I’m glad you were able to join me in a Chinatown immersion. I really appreciated the “Three Friendship” series and honored to be a part of it. At Kingdom Rice, part of our work is storytelling both for Jesus-followers and for those who don’t subscribe to our faith. When we story tell, we are bringing honor to a person or a place, and that’s a part of bringing the Kingdom near, of seeking the shalom of a place. And why Chinatown? A former board member describes it this way:
One of Kingdom Rice’s hallmarks is our Chinatown Tour, where we lead small groups through Chinatown’s alleyways, markets, and plazas, inviting people to taste and see all that Chinatown is, and not just what others say about it or imagine it to be. And when we engage with Chinatown as it is, hearing the stories, seeing the faces, and learning the history, we can slowly start to leave behind all the assumptions about what we think God ought to look like.
Maybe God looks like an old Chinese grandma. Maybe God speaks Cantonese,Russian, or Spanish (all languages prevalent in Chinatown). Maybe God is smoking a cigarette. Maybe God smells like fish or herbs or incense. And maybe God dropped out of high school, lives on government assistance, and is disabled. When we walk through Chinatown, we encounter a God who challenges us because Chinatown challenges us. Here, we meet God on God’s terms.
– Nate Lee
Here are the slides/stories I shared with you:
- I never lived in Chinatown, but it’s a cultural home for me and many ABCs.
2. By 1872, the Chinese were excluded from immigration. In 1903, fear of plague led the City to put up this fence around the perimeter of Chinatown.
3. Whereas immigrants from Europe passed through Ellis Island in a matter of hours, Chinese passing through Angel Island often took months, sometimes well over a year to pass through immigration on Angel Island. Here is my actual grandfather’s immigration card.
4. And here are some of the actual interrogation questions asked of my grandfather that had to exactly match up with those of other “relatives” seeking entrance. There are documented cases of suicide for those who did not pass the interrogation.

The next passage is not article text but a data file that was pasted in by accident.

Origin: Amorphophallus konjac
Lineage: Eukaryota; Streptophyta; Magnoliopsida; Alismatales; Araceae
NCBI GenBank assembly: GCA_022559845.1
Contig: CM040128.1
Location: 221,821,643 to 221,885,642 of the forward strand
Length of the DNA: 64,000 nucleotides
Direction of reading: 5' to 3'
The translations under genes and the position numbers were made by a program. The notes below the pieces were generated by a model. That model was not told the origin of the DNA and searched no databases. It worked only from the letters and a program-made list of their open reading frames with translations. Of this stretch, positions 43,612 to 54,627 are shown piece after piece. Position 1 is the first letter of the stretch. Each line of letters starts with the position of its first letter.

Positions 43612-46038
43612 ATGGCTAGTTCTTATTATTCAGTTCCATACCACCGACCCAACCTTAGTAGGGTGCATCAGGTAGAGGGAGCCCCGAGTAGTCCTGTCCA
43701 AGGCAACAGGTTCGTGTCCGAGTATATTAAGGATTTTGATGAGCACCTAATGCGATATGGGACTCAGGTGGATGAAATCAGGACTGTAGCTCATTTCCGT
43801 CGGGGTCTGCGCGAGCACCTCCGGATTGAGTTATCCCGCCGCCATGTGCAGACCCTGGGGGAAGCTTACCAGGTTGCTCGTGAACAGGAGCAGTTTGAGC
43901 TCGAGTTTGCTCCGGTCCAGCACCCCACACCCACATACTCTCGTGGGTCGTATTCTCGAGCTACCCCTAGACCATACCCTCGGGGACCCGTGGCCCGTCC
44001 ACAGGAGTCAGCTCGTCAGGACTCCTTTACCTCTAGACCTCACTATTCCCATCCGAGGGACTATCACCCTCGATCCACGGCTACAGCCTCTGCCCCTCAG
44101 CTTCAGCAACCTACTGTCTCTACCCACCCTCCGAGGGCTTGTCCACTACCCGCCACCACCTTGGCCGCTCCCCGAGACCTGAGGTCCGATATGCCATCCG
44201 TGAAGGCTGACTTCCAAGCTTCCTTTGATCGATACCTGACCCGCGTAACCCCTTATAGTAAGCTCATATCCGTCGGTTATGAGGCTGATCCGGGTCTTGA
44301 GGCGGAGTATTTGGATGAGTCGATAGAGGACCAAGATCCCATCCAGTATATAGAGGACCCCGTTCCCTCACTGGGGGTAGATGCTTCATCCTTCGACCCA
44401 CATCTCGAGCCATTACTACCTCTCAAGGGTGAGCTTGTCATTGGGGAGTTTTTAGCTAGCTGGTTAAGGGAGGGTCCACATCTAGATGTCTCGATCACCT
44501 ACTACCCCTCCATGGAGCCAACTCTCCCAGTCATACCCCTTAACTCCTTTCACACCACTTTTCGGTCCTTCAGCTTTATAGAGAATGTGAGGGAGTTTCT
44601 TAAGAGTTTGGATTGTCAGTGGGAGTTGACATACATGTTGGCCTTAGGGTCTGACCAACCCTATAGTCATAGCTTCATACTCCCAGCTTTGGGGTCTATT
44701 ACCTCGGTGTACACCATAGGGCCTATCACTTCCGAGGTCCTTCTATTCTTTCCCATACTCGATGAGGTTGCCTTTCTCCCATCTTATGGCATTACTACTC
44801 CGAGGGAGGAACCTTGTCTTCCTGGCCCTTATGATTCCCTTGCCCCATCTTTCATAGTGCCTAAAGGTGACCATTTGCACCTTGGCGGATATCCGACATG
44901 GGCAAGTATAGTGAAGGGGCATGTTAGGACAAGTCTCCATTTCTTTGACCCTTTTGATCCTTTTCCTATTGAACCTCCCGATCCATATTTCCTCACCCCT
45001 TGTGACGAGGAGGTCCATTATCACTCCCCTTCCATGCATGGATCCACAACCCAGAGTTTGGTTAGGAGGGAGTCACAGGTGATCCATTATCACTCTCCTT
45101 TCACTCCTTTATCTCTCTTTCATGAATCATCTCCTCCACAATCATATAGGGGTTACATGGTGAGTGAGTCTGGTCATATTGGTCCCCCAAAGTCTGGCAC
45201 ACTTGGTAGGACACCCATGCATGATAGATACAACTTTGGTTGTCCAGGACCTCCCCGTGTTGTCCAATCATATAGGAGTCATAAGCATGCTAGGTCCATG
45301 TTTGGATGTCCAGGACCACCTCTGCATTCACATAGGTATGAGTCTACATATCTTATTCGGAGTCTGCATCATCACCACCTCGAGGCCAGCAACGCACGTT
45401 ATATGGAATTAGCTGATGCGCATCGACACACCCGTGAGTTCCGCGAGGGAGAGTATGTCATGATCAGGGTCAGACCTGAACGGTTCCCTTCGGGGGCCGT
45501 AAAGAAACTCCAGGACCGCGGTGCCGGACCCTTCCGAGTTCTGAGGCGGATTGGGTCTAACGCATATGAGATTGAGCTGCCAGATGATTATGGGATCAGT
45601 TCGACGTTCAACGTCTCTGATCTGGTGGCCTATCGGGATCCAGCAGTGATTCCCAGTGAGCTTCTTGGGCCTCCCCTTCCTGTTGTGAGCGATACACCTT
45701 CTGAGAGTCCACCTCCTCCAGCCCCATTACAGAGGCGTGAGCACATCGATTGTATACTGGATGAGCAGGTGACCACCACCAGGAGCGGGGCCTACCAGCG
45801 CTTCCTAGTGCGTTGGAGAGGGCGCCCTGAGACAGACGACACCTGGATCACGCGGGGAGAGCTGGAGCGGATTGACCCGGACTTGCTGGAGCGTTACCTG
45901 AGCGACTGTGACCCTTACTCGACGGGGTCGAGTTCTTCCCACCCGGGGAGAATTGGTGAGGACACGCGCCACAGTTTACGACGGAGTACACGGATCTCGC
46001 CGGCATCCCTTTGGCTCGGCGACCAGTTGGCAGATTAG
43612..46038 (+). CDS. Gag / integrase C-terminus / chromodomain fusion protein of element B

5. We began our immersion at the place where San Francisco began, Portsmouth Square. That port is of course all filled in with the FiDi district. Makes you think twice in the event of an earthquake!
6. We walked to what was formally known as the Golden Dragon restaurant. A long-standing feud between the Joe Boys and the Wah Ching culminated in a Fourth of July shootout in Chinatown in 1977. What pushed the Joe Boys over the edge was not that some of their brothers were killed but that their grave sites were being vandalized, breaking an unwritten code of respecting the dead.
There I began to unpack the dynamics of an honor-shame paradigm of reading the Word, a paradigm that resonates more with our globalizing, social-media saturated world (and the world that the Scriptures were written in). Shame, fear, alternate identities, and the historical firewall between the Chinese and the City made this murder difficult to crack, until the City got involved, formed the first “Gang Task Force” and built relationships with Chinese.
7. We walked down the first of several alleyways, Waverly. We noted all the associations (Tongs) and the huge role of hospitality they played for those coming in. Then we stopped at First Chinese Baptist Church where I share how evangelism is still so steeped in Western dominance and fails to address the shame that, in the words of Brene Brown, says “I AM wrong.”
Current evangelistic program are so steeped in a Western framework. As both a missionary and trainer, and with all due respect to Kirk Cameron (if you remember “Growing Pains”) here’s something I wrote up to explain “Why I kissed “Evangelistic Programs” Goodbye”
“Guilt tripping” people is not the only way the Spirit works to convict people. The fact that systematic theological texts and the whole overall western-dominated framework of theological training both here AND abroad makes little mention of the huge biblical themes of honor-shame, collectivism, patronage and more, says something about how western-dominant Christianity is.
As with my past work with the interfaith community of San Francisco, I don’t have to agree with an organization to partner with them. If anything, this promotes truer tolerance, something that has great potential here in our diverse, pluralist home we call San Francisco.
I hope you’ll agree that after the immersion experience, the story of Chinatown is not just a story for ethnic Chinese people. It’s a story for anyone who sees this story as a way to fulfill the goals on the current sermon series, to enrich our friendship with God, the City, and our neighbor.
In the meantime, do feel free to subscribe to the Kingdom Rice blog, or to the Kingdom Rice opt-in only newsletter.
Here are a few more blog posts that might be relevant to our experience in Chinatown:
- Breaking out of a society that diminished women. (written by former board member Sarah Akutagawa)
- My involvement to tell the story of San Francisco’ sanctuary churches for the marginalized
- A post on immigration and my identity
- What if the Christmas story happened in a Chinese village?